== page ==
As of March 24, 2017, the company had approximately 18.7 million shares outstanding. In addition, there were 0.88 million stock options and 6.4 million warrants for a fully diluted share count of 25.9 million. The warrants have a wide range of exercise prices, however the 3.86 million warrants issued in connection with the raise in January 2016 have an exercise price of $6.50, an expiration date of June 2018, and could potentially bring in gross proceeds of $25 million to the company.
We are excited for the Phase 3 multi-dose study of NurOwn® to get underway, as we believe the previous results reported by the company point to the potential for greater efficacy with repeated doses of the drug. Perhaps the most encouraging data reported thus far has to do with the cohort of patients whose disease was progressing the fastest in the pre-treatment period, as these are the patients most in need of an effective treatment and who appeared to respond best to NurOwn®treatment. However, we do not know whether the company will restrict the upcoming Phase 3 study to only those patients who are progressing most rapidly, as that would then likely result in a restriction to the label for NurOwn® upon approval. We anticipate learning more about the final trial design once it gets closer to initiating.
From a valuation standpoint, we continue to believe BrainStorm’s shares remain highly attractive, particularly from a comparison standpoint with the recent announcement that Bayer and Versant Ventures were seeding a new startup, BlueRock Therapeutics, with $225 million to develop best-in-class induced pluripotent stem cell (iPSC) therapies. The initial focus of the company will be CNS and cardiovascular disease areas. This deal indicates that cell-based therapies are highly sought after by larger pharmaceutical companies, and makes BrainStorm’s current market cap of approximately $75 million look perplexingly low, especially since NurOwn® is ready to enter Phase 3.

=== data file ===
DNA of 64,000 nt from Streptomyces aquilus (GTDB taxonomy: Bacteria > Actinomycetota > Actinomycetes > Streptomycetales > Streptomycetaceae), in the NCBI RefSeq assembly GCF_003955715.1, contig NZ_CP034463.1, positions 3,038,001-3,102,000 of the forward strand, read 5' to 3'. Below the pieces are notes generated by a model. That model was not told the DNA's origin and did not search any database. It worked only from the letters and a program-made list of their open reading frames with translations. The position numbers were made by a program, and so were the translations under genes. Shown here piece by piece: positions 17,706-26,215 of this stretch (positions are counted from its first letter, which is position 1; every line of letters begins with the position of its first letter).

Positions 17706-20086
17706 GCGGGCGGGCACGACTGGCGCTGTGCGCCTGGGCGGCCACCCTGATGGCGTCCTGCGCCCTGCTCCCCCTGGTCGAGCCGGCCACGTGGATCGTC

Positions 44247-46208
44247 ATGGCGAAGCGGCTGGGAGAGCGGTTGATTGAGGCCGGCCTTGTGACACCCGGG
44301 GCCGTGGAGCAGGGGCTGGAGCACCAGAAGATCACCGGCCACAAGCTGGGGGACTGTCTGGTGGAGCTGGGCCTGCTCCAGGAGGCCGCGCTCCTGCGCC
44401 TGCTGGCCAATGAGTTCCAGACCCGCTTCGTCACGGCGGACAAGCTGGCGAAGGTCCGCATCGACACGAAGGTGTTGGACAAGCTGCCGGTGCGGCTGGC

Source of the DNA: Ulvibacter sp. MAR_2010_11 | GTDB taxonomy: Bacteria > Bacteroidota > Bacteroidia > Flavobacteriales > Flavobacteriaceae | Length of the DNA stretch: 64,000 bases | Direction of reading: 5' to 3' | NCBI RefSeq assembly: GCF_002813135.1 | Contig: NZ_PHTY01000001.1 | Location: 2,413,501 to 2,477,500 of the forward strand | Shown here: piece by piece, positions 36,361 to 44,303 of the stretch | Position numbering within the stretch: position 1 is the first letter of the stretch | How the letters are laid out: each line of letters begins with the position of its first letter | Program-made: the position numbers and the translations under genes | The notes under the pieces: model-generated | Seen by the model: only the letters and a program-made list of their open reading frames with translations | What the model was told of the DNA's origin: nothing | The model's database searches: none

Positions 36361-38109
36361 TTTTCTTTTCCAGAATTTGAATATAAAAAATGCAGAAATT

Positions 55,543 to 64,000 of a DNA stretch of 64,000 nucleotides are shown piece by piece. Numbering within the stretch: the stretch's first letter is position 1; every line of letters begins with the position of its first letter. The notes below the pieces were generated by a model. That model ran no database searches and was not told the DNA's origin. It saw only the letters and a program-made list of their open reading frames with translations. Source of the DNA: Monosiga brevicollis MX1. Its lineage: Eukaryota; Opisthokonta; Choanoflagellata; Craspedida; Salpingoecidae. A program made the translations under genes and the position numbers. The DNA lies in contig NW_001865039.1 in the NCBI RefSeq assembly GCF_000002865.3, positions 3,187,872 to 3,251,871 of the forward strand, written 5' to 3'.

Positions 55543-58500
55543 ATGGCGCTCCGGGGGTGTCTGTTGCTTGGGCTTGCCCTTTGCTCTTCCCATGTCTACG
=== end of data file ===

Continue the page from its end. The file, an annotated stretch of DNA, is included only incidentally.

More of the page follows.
Before becoming generic, Riluzole® cost $50,000 per year and was shown to only extend survival of ALS patients by two to three months. The results previously reported by the company indicate that NurOwn® may be able to slow down the progression of ALS, and for some patients it may even lead to disease stabilization. Multiple doses of NurOwn® could increase these effects. As such, we currently model for NurOwn™ to cost $100,000 per year. However, once we learn more about the Hospital Exemption, particularly how much the treatment costs under this program, we may modify our pricing assumptions. We continue to believe that upon approval NurOwn® could generate peak revenues of over $1 billion. Our current valuation for BrainStorm is $13 per share.